L'Amérique peut-elle réussir en Irak ?

Pour justifier leur volonté de renverser régime de Saddam Hussein, le président Bush et ses principaux conseillers avancent deux arguments majeurs. D'une part, la guerre contre l'Irak constitue un élément de la guerre contre le terrorisme. Selon le vice-ministre de la défense, Paul Wolfowitz, cela permettrait d'éviter, tant dans l'intérêt de l'Amérique que du reste du monde, "que des armes de destruction massive ne tombent entre les mains de terroristes".

D'autre part, l'équipe du président Bush promet de ramener la démocratie en Irak, un changement qui est supposé favoriser la démocratisation des autres régimes arabes autoritaires. L'apparition d'un régime démocratique et pacifique en Irak devrait selon elle faire tache d'huile dans la région. En remodelant le paysage politique du Moyen-Orient, les dirigeants américains espèrent s'en prendre à la racine de l'islamisme.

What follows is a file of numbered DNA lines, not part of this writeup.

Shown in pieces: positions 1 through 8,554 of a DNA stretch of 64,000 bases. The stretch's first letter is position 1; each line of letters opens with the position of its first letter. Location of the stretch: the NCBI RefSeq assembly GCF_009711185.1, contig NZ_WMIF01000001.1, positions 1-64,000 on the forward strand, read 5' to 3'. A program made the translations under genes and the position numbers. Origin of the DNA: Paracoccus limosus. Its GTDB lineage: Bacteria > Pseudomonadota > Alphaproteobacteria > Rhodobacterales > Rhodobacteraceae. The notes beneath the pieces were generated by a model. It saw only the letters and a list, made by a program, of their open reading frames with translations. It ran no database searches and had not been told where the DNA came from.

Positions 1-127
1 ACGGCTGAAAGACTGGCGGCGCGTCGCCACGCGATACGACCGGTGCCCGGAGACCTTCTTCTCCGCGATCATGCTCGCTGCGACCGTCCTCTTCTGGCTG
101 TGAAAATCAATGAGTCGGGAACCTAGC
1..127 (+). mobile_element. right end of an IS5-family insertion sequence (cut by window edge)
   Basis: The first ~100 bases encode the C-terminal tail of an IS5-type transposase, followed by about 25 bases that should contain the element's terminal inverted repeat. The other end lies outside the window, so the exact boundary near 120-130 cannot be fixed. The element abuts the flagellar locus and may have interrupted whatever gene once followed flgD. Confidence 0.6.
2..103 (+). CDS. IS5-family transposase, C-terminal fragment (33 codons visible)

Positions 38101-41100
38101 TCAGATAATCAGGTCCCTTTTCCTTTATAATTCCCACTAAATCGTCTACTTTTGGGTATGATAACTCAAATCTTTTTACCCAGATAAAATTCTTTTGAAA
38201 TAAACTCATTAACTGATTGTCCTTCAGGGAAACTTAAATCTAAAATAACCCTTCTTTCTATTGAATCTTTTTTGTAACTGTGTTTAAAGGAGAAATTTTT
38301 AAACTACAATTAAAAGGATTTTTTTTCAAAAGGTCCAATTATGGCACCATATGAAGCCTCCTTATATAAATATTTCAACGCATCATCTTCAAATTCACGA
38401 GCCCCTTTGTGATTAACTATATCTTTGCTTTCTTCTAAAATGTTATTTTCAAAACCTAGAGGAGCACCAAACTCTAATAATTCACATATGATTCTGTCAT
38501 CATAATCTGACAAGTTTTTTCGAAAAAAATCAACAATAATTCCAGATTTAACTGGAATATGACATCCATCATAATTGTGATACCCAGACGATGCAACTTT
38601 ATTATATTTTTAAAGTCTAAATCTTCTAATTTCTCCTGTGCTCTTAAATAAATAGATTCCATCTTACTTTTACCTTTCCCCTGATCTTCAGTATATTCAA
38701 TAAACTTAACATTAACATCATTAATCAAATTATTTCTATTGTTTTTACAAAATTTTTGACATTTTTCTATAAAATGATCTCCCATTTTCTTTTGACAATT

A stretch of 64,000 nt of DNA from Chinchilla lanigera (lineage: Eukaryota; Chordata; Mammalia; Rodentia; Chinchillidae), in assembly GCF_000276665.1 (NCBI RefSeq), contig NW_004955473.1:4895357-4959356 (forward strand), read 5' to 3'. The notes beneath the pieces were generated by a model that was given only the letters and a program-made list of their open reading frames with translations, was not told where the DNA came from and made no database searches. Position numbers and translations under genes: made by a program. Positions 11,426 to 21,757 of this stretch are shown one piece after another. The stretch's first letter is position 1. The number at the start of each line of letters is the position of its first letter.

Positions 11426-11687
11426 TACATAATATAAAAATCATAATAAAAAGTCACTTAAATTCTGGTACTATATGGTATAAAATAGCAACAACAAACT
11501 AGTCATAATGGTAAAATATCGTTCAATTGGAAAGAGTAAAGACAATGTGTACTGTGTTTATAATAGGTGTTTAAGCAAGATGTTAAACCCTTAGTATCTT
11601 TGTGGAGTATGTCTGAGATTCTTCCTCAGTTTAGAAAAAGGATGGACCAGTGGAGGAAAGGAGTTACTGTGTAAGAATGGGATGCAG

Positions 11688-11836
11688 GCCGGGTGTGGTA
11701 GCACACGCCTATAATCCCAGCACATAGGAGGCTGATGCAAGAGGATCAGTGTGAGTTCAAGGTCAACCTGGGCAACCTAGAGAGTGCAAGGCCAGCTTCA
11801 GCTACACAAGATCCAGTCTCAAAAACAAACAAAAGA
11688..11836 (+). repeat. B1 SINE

Messieurs Bush, Rumsfeld, Cheney et Wolfowitz aiment à se faire passer pour des réalistes, mais leur point de vue est-il vraiment réaliste ? Est-il fondé sur une évaluation sérieuse de la complexité de la situation en Irak et dans la région ou bien est-il conditionné par l'idéologie et des voeux pieux ? Une guerre contre l'Irak va-t-elle servir les USA dans leur combat contre le terrorisme ou bien rendra-t-elle les Américains plus vulnérables ?

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